Last week I wrote about my five-year-old grandson, Liam, who was scheduled to have open-heart surgery on Tuesday, October 13. At the end of my article, I asked for prayers for Liam. I’m happy to report that the surgery was successful. The surgeon was able to apply a patch that was a little larger than a dime to the hole in Liam’s heart, and after the surgery, Liam’s heart rhythm was normal, and he was placed in the intensive care unit.
When I was in law school (1979-1982), one of the weekly magazines I subscribed to was TIME magazine. Back then, there was no internet, satellite television, or national talk radio programs. If we wanted to know what was going on in our country, we had to rely on newspapers, magazines, network television — ABC, NBC, and CBS.
I was fortunate enough to grow up in the early years of television. As a young boy, I watched westerns and wholesome family shows that always depicted clean, positive, and virtuous behavior. Some of the family shows that I watched were The Andy Griffith Show, My Three Sons, Gomer Pyle U.S.M.C., The Dick Van Dyke Show, and Mister Ed.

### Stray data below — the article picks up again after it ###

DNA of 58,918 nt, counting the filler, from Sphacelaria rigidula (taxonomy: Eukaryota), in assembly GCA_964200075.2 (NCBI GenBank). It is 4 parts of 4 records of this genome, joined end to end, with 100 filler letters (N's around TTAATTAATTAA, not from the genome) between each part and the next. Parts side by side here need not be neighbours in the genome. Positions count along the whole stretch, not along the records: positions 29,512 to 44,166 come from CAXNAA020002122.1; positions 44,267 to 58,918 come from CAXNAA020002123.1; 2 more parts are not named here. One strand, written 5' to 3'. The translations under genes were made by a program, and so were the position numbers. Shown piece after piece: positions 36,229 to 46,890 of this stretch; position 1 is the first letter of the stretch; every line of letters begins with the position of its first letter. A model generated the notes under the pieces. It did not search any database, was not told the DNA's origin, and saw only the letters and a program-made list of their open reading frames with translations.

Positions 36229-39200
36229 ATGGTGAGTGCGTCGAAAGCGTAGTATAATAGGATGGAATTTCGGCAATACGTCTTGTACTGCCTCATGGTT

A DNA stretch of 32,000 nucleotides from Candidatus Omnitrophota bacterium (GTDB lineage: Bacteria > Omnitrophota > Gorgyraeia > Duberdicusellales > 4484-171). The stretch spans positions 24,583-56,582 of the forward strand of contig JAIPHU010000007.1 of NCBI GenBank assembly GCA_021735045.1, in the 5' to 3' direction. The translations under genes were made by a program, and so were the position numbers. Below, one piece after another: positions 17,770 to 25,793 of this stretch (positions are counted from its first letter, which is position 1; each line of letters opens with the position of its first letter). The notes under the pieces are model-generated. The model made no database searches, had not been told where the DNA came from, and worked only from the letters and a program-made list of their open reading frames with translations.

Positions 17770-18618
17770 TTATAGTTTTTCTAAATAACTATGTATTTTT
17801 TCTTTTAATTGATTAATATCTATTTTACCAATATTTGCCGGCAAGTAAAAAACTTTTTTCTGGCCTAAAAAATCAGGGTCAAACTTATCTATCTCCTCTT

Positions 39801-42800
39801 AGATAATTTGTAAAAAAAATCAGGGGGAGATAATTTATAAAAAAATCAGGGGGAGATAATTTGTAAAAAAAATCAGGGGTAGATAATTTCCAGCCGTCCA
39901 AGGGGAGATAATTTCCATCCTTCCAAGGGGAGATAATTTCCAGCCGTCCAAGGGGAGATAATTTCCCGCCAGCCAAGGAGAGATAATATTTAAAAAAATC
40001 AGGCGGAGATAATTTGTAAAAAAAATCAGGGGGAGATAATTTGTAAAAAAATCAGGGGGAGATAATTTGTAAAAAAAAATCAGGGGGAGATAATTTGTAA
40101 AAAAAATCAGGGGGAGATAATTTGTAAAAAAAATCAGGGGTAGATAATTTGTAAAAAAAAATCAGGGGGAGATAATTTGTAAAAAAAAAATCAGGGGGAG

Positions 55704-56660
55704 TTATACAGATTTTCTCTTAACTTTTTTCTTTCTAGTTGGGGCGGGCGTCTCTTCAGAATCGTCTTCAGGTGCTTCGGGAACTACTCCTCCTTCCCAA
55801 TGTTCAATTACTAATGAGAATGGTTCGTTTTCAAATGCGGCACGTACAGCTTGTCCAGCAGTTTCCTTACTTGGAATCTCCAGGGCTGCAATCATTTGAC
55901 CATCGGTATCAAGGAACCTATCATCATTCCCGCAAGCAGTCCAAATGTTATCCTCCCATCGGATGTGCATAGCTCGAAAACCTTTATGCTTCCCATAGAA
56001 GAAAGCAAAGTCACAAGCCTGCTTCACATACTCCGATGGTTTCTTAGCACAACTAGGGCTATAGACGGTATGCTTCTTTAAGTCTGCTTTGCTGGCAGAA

I’ve written before about how my wife and I raised seven children — one boy and six girls. An interesting thing happened with some of my children. When they turned 18, they got tired of me telling them what I thought they should be doing and declared that because they were 18, they were now adults who could make their own decisions. The first time I heard that proclamation, I laughed and asked what happened on their 18th birthday that transformed them into the type of person who no longer needed to listen to their parents. The response I got was, “I’m an adult now and I’m old enough to make my own decisions.”
On Thursday (April 30), the Thomas More Society, a public interest law firm in Chicago that was named after St. Thomas More, filed a federal lawsuit against J.B. Pritzker, the Governor of Illinois. The lawsuit, which was filed on behalf of the Beloved Church and its pastor, Stephen Cassell, alleged that Pritzker had taken actions that demonstrated “illegal and discriminatory hostility to religious practice, churches, and people of faith.”
You may have heard of Charles Mackey (1814-1889), a Scottish poet, journalist, and author who was best known for his book, Extraordinary Popular Delusions and the Madness of Crowds. Mackey’s book, which was published in 1841, was critical of public manias, such as economic bubbles, fortune-telling, haunted houses, and other manias that were occurring at the time that he wrote his book.
There are several ugly truths about life that most of us ignore. I want to cover two of those ugly truths today. The first is that the path through life is fraught with uncertainty. The second is that by the time we’re mature adults, we have had experience with the first truth, but most of the time, we tuck it away into a deep dark corner of our minds. Then we go on with our lives behaving as though the first truth does not exist.